The world’s number one poker player has just been relegated. Not by a person, but by a computer, of course. A team of scientists is reporting in Science that they have essentially solved a type of Texas Hold ‘em poker by developing a computer program that cannot be beaten, at least in a human lifetime.
While this has been achieved previously for simpler games, such as Connect Four, this is the first time that scientists have solved a game in which some information is concealed from the players. Not only could this technology help poker players step up their game, but it could also have a diverse range of applications in situations requiring complex decision-making, such as security and medicine.
The algorithm developed is specific to one variety of poker, and it can still lose hands if dealt bad cards just like the opponent. In computer science lingo, it’s what is referred to as a “weak” solution. However, as Motherboard explains, it will minimize its losses as best is mathematically possible and will gradually wipe you clean of your chips by making the “perfect” decision in any given scenario. So, even if you fancy enduring 60 million hands with the program, it will still beat you.
There are many different types of poker, but all of them exhibit something called imperfect information, where something about the game is concealed from the players, such as an opponent’s cards. Scientists have previously solved perfect-information games, such as checkers, where all the information is there in front of you, but imperfect-information games are considerably more challenging.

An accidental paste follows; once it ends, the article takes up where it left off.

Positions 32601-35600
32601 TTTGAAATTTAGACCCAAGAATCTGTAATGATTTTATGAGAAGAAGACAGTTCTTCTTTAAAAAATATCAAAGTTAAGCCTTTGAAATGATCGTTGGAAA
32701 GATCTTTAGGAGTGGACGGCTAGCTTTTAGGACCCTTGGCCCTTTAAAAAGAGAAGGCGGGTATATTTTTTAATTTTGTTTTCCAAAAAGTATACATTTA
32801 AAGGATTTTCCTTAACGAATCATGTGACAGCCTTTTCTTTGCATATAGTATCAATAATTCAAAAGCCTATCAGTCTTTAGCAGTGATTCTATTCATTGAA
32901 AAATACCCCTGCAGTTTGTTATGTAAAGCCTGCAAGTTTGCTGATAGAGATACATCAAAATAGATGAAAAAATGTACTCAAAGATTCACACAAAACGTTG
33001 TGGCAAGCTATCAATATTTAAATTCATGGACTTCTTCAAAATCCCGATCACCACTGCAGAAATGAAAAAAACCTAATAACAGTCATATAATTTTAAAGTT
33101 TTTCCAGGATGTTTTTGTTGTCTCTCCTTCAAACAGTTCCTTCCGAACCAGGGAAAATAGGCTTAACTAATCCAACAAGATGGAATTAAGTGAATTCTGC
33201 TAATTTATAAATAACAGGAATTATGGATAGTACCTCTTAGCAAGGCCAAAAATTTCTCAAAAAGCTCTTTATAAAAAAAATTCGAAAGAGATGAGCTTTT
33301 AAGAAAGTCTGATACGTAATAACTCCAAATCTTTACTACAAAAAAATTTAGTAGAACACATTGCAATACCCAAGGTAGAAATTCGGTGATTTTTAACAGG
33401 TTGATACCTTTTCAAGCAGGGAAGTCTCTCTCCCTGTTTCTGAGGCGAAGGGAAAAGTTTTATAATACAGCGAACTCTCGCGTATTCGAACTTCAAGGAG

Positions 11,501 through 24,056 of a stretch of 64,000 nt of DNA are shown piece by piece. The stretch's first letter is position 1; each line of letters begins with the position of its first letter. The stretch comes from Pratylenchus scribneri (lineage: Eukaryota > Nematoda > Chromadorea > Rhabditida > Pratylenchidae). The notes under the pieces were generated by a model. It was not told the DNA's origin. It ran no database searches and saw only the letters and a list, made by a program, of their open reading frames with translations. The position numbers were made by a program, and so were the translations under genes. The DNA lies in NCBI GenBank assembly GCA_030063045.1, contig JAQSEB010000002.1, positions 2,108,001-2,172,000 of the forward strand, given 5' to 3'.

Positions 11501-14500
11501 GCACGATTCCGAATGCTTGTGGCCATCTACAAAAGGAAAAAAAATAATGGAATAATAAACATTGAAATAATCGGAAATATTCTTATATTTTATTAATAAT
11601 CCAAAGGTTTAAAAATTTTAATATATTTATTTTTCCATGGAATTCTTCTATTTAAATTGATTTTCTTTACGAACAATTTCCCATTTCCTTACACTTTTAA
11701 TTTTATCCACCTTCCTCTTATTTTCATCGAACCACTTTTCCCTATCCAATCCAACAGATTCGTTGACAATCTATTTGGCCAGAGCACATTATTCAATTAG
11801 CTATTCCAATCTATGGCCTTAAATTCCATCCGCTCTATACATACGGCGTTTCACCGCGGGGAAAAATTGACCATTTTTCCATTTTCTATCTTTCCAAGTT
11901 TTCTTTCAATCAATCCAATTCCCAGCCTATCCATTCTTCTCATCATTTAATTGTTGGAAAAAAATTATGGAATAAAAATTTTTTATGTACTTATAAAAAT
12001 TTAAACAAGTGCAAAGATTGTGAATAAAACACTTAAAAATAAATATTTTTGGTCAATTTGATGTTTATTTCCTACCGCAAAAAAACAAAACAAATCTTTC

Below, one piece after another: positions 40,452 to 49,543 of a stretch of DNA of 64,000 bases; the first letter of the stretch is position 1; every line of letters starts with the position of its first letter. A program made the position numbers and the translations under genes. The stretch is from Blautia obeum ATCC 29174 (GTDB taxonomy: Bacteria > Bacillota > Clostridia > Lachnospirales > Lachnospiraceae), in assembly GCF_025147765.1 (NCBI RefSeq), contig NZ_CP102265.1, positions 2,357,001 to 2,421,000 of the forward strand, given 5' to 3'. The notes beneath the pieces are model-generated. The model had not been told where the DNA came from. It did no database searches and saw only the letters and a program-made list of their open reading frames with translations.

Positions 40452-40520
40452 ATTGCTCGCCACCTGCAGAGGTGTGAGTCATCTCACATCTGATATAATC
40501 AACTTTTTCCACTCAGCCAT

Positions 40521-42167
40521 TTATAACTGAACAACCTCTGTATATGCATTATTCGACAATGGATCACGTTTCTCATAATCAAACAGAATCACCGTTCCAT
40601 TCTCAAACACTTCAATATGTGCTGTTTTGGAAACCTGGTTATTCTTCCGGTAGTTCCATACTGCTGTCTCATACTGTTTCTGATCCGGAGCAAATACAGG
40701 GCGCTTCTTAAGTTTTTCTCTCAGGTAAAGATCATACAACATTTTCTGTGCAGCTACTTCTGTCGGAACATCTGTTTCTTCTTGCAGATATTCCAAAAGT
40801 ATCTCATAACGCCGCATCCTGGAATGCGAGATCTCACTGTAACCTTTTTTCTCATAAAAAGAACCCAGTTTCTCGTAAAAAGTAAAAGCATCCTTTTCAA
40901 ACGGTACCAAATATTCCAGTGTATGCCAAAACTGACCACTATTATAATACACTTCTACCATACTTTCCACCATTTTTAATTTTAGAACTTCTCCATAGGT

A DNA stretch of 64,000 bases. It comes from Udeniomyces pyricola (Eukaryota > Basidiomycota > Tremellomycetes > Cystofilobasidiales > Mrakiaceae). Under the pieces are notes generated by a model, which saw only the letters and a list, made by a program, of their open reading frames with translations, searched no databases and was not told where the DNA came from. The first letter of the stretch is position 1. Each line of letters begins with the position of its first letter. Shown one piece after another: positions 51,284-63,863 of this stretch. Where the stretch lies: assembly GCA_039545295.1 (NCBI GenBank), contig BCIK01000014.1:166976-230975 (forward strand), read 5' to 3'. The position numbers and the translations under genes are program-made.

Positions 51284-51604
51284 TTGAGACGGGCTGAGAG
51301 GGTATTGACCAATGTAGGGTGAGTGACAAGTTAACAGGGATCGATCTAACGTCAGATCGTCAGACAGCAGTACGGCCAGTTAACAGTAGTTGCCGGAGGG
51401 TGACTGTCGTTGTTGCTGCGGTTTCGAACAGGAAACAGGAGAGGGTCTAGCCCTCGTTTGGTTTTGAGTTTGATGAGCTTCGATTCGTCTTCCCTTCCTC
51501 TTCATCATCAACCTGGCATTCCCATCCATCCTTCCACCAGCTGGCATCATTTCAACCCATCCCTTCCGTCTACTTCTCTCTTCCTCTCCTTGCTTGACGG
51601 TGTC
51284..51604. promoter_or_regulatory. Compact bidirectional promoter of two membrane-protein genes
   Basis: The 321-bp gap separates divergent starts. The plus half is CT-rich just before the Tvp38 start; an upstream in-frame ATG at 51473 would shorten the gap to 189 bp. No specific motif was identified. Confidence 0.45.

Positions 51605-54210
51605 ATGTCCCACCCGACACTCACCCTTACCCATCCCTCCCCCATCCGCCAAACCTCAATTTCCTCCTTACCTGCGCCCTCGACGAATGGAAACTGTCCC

Poker is a complex game, involving uncertainty, randomness, luck and bluffing, and Texas Hold ‘em—the most popular variety—is no exception. However, a simpler version of it exists, called heads-up limit, where there are only two players, fixed bet sizes and a fixed number of raises. That’s why scientists from the University of Alberta decided to select this game for their algorithm.
For their study, the researchers improved upon a previously developed algorithm called counterfactual regret minimization (CFR). Regret minimization basically involves reviewing past moves and examining whether making a different decision, such as raising, folding or calling, could have resulted in a better outcome. The computer then calculates how much it lost because of a particular move, and stores that as a regret value. This is then applied to each opportunity that the computer has to make that same decision, so that losses can be avoided.
After using 4,000 central processing units for two months, which is the equivalent of around 1,000 years of computing time, to practice against itself in hundreds of thousands of rounds, the computer gradually improved and developed better solutions. The regrets then became so small that it couldn’t be beaten in a human lifetime.
While this may all seem like fun and games, the algorithms could actually have a wide range of important applications. For example, it could be developed to assist airport checkpoints, or to aid doctors in decision-making where different possible outcomes from treatment need to be assessed.